Travel Review & Tips: Fall Foliage Trip to Naejangsan National Park

Greetings, travelers! I’m a member of Trazy Crew, back with a review, this time about my experience on my fall foliage trip to Naejangsan National Park!

Since South Korea is well known for the beautiful fall colors, I wanted to venture out. So last week, I signed up for our own tour package which was the ‘Korea Fall Foliage Small Group Tour‘.

What/Where is Naejangsan National Park?

In case this is your first time hearing about the park,  Naejangsan is a famous mountain located in Jeolla-do Province, which is not too far from Jeong-eup City.

It’s one of the best destinations for viewing a gorgeous color palette of autumn leaves (mainly maple leaves) and breathing in the fresh air in South Korea. Plus, there are also waterfalls and temples to explore.

Naejang means ‘many secrets’, implying that there are many beautiful things to discover in the park. Though fall is definitely the park’s peak season, it’s also gorgeous during the spring when azaleas and cherry blossoms bloom, summer when the mountain turns greener and in winter when the rock cliffs are blanketed in snow. 

The Best Way to Get to Naejangsan National Park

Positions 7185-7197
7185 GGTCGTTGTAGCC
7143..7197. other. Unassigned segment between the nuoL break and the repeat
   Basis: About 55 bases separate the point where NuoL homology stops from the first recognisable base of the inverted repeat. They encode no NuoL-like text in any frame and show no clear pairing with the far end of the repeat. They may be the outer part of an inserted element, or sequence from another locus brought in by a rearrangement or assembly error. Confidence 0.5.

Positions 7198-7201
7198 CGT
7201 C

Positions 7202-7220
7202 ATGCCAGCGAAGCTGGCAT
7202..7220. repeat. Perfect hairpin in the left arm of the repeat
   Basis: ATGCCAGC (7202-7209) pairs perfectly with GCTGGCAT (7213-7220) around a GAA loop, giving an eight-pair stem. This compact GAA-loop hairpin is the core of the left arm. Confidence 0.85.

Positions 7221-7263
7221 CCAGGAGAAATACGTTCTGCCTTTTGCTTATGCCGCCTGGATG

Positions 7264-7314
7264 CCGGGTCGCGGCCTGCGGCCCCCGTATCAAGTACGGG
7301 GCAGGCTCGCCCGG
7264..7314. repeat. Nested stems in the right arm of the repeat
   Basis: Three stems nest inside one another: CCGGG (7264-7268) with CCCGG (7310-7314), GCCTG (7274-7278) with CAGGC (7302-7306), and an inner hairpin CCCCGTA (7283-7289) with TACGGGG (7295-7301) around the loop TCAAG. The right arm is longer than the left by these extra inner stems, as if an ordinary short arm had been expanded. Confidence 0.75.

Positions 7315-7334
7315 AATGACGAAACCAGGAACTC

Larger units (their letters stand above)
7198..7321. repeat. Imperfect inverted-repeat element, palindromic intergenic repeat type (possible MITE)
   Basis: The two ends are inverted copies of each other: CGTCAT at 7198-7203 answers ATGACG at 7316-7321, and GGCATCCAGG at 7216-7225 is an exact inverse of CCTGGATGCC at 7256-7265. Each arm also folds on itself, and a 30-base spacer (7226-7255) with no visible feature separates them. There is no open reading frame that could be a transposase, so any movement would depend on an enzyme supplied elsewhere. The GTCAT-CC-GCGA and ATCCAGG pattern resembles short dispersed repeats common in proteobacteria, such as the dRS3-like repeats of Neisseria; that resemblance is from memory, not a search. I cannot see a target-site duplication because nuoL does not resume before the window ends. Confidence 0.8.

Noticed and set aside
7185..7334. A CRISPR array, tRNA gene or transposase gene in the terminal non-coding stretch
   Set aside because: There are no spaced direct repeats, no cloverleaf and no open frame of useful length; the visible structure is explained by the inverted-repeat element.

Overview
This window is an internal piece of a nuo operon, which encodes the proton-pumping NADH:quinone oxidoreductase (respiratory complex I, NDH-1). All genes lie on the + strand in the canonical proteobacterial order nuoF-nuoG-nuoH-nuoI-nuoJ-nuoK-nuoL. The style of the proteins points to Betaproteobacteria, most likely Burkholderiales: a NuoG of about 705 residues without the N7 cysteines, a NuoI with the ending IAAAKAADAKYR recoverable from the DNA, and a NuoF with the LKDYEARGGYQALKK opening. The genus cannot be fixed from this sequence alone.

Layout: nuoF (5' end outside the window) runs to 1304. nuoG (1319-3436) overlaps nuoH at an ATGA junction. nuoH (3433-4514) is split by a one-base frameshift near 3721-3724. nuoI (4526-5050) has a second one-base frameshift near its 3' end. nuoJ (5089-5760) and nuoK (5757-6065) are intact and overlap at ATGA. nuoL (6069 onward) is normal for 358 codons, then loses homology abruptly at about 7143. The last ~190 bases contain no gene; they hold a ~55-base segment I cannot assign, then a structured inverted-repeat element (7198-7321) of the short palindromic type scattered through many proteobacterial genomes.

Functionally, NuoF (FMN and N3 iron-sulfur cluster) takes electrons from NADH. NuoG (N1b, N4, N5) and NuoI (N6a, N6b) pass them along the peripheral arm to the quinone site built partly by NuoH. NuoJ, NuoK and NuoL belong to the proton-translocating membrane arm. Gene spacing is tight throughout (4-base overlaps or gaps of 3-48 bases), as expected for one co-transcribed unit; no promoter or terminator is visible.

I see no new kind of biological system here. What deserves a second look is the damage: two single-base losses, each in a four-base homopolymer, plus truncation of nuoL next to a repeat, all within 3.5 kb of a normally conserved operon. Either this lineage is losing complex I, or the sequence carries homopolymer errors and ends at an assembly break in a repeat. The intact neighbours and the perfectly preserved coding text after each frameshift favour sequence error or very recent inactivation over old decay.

By Train: You can take the KTX from Yongsan Station to get to Jeong-eup Station, then take a local bus to get there. This method can be quite confusing for first-time travelers and the train ticket price may be a little bit expensive as it costs around 40,000 KRW (around 39 USD). And fall is a high season in Korea, which means the train tickets may run out real fast.

By car: It takes around 4 hours from Seoul, but during weekends or peak season, it may take even more. Also, during the peak season, access to the mountain can become quite difficult, especially if you arrive late. The parking lots fill up before noon and the roads get packed. It’s best to arrive early in the morning and leisurely explore.

For those who merely need a transport and do not want to go through the hassle, signing up for a tour package can be a great option as it provides a round-trip transportation and an admission fee.

fall foliage small group tour.pngTrazy’s fall foliage tour package also provides a round-trip transportation, which was a van along with a friendly tour staff member who spoke English. The admission fee is also included. I was picked up at Hongik University Station at 6:00am, but departure locations also include Myeongdong Station and Dongdaemun History & Culture Park Station.

*Note that for a larger group of people, a bus may be used instead of a van. On the day of the tour, my tour group consisted of 6 people including myself.

By any means, if you would like to get there by yourself, click here for directions!